Midwest Book Review on Jon C. Stott’s “Summers at the Lake”

Carolyn Wilhelm’s Bookshelf
Jon C. Stott delightfully described the many joys of lakeside living with the unchanging activities of summer. Deb Le Blanc’s many photographs are stunning, enriching the text. Readers will feel like they are right there at the cabin next to the author. Stott says calendars are not required; just note the active fly type until summer is over and time has flown. Fireflies? Not so much, however. Light pollution, habitat loss, and pesticides make precious sightings few. Excerpts from the author’s father’s published writings show how lakeside living was the same for several generations that spent summers at the lake. Often locals will not reveal where their prized blueberry picking spot is, but we find out where the author found his spot. Famous poets and authors are quoted concerning flowers and typical sightings of the Upper Peninsula. Encounters with hummingbirds, loons, blue herons, and ducks are recounted. Dealing with older appliances, including televisions, meant adventures with fire and explosions. Lakeside clothing such as printed T-shirts, beekeepers’ hats, and treasures are sorted according to events. Read about when Stott paddled his canoe four centuries into the past on a quiet morning. Take a trip back into the summers of your childhood and reminisce as you read. Nostalgic, melancholic memories.

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Summers at the Lake: Upper Michigan Moments and Memories
Jon C. Stott
Modern History Press
5145 Pontiac Trail, Ann Arbor, MI 48105-9627
https://www.modernhistorypress.com
B09YDNKM6R, $5.95 Kindle
9781615996704, $19.95 PB, $34.95 HC, 177 pp.

North of Nelson

978-1-7367449-0-1
$14.95
Stories of Michigan's Upper Peninsula - Volume 1
In stock
1
Product Details
UPC: 978-1-7367449-0-1
Brand: Silver Mountain Press
Binding: Paperback
Audiobook: iTunes, Audible.com
Edition: 1st
Author: Hilton Everett Moore
Pages: 144
Publication Date: 09/01/2022
North of Nelson presents six gripping short stories set in the wilderness of the Upper Peninsula of Michigan will hold the reader spellbound as the various protagonists live, and sometimes perish, in this often harsh and rugged land. The mythical village of Nelson frames the life and plights of the various actors as they plunge headlong physically, psychologically, and metaphorically, into the treacherous waters of the Sturgeon River Country, where humans live precariously on the edge of a knife, and every mistake could be fatal.

While this work is entirely fiction--it easily spans over a century-- the tales dig at, and lay bare, a slice of Americana, a neglected culture, which is rapidly atrophying in rural areas--not only across the Upper Peninsula, but in much of the rural north.

In the opening story, "The Irascible Pedagogue," set in the later part of the nineteenth century, the lonely and maddened heart of the village pedagogue, Horace Nelson, ends regrettably as jealously invades his troubled mind causing unpredictable mayhem and murder. In the second and award-winning short story, The Silent Mistress, Lizzie must endure, not only the poverty and destitution of the Great Depression, but also the inexorable decline of her husband's life as he wastes away from the ravages of alcoholism. Other memorable stories in North of Nelson, Volume 1, will not only entertain, but challenge the reader to examine the guts and sinew of a rare and vanishing culture--the great Upper Peninsula. North of Nelson: Volume 2 is scheduled to be published in late 2022.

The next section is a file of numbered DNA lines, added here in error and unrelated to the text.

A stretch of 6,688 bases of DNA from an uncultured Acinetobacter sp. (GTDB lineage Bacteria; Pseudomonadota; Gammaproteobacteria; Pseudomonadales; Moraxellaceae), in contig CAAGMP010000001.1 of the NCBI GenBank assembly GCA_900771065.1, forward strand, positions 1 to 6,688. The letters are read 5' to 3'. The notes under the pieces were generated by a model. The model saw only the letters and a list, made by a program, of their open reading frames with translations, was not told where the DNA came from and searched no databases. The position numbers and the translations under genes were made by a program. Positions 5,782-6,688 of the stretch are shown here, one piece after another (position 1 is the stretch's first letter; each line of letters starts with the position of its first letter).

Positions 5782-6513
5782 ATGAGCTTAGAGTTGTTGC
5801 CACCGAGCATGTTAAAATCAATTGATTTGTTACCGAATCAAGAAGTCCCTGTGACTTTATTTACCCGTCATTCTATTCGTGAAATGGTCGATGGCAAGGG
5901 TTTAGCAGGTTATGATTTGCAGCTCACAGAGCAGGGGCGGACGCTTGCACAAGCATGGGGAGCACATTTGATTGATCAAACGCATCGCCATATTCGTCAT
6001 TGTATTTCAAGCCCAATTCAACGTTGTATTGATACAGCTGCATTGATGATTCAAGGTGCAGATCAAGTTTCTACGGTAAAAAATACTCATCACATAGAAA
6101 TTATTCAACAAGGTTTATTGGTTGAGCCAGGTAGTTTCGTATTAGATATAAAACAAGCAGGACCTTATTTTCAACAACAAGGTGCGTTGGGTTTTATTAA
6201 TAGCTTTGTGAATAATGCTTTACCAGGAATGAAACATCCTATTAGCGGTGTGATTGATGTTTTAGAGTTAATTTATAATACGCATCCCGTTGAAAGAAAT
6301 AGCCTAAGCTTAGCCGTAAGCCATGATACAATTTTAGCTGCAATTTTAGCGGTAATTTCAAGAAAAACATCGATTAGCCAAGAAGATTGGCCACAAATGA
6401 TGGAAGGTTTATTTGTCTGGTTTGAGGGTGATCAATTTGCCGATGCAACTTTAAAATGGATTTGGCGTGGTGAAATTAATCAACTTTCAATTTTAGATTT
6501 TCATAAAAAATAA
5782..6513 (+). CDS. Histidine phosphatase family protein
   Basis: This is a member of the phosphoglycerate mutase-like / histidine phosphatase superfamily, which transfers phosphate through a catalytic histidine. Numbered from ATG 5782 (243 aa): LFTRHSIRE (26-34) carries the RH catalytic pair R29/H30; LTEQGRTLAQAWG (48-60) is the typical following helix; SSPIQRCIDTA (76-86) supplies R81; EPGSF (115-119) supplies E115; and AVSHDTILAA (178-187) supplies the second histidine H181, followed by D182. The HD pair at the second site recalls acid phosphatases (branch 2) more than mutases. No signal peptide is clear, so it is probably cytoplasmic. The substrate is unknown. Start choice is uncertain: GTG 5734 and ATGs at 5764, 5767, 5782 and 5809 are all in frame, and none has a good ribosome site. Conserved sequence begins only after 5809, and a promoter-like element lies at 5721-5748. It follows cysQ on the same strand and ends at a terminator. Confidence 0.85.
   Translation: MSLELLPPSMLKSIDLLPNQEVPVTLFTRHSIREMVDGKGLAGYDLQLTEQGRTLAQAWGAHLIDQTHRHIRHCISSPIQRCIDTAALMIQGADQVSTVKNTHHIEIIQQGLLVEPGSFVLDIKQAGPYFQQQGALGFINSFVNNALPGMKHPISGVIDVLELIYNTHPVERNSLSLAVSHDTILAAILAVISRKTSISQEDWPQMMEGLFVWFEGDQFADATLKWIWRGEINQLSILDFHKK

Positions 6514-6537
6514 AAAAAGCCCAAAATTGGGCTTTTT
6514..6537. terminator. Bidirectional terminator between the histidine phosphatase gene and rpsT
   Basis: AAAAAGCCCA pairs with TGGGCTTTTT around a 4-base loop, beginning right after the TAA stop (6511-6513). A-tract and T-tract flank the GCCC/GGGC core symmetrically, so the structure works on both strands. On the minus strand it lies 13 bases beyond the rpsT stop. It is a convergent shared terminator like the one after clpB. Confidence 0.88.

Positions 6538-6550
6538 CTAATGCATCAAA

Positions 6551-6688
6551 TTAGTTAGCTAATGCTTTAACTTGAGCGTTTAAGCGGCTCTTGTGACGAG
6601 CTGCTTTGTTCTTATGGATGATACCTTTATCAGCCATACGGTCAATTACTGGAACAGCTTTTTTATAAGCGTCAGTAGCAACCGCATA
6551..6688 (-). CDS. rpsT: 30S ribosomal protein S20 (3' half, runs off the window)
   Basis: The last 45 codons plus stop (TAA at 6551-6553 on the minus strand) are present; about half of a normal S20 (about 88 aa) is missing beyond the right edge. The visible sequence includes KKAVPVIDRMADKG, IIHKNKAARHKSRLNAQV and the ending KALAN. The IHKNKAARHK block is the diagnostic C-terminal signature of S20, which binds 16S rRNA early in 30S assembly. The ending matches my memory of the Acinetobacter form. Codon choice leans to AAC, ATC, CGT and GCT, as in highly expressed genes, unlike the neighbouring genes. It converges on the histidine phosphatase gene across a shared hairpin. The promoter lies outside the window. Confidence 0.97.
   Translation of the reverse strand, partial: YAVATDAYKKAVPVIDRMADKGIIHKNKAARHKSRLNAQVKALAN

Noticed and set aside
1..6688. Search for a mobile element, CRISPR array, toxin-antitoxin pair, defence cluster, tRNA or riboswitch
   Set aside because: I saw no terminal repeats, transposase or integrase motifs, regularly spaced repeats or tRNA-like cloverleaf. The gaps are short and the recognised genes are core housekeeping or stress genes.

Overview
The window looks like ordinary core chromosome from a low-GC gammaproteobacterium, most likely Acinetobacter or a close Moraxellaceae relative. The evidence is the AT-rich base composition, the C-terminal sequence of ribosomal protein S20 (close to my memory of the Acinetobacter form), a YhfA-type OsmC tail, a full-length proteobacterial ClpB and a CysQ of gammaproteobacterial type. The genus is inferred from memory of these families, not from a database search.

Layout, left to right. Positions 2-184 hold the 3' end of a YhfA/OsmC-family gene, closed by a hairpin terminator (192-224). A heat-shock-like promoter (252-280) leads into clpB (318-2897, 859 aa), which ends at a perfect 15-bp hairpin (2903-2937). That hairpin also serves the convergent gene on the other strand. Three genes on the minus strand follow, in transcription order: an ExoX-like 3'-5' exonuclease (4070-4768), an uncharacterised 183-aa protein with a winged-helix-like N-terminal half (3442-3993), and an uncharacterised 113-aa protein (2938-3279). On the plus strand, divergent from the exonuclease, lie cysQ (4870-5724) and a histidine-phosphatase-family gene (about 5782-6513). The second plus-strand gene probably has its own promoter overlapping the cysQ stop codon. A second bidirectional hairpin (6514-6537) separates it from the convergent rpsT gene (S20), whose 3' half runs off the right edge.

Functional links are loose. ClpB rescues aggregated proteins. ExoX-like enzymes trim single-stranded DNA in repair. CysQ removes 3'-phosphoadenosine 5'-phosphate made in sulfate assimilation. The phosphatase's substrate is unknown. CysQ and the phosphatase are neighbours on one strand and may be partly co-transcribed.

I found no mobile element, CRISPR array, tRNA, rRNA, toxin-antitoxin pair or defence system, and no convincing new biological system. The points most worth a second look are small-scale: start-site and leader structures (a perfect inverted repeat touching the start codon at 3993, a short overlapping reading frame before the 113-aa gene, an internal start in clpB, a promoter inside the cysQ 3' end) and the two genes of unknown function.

"Moore's stories are reminiscent of Wendell Berry and Ron Rash where geography plays an important role not only in linking the stories but also serving as another character. While the location is distinctly the Upper Peninsula of Michigan, it transcends to other locations such as southern Ohio, eastern Kentucky, Appalachia, the Ozarks, or many other tight-knit rural areas where family is paramount. The central theme of relationships draws the characters not only to each other but to the place they call home. Moore reveals the same affinity to the Upper Peninsula that he allows his characters to feel." --Robert Boldrey, M.A. in English, Professor, North Central Michigan College

"These six stories reminds me of the early Joyce in Dubliners. Each is a careful analysis of deep and painful emotion generated by crime or illness or simply the remote ruggedness of Upper Michigan. I think a genuine U.P. literature needs this sort of work and am glad to see it." --Dr. Donald M. Hassler, Professor of English, Emeritus, Kent State University, Former Executive, Extrapolation Advisor, International Authors Publisher

"Moore's stories begin as a tightly woven fabric only to be unwoven as his characters come to life. Each of his stories entwines with another. He has an uncanny insight into the human condition and shows how each of us is a part of another. Moore shows how our actions are not truly actions of ourselves but rather a part of a chain reaction of love and hate, life and death in our universe." --Cynthia Dunn

"North of Nelson: Stories of Michigan's Upper Peninsula -- Vol 1. is filled with touching moments about real-life situations and how the characters in these six short stories struggled to overcome their life challenges. I highly recommend this book if you want to learn more about life during the Great Depression, about life at the Baraga orphanage (fictional location) and other experiences from the past concerning the characters from Moore's book about the U.P." -- Sharon Brunner, U.P. Book Review

Learn more at www.SilverMountainPress.com

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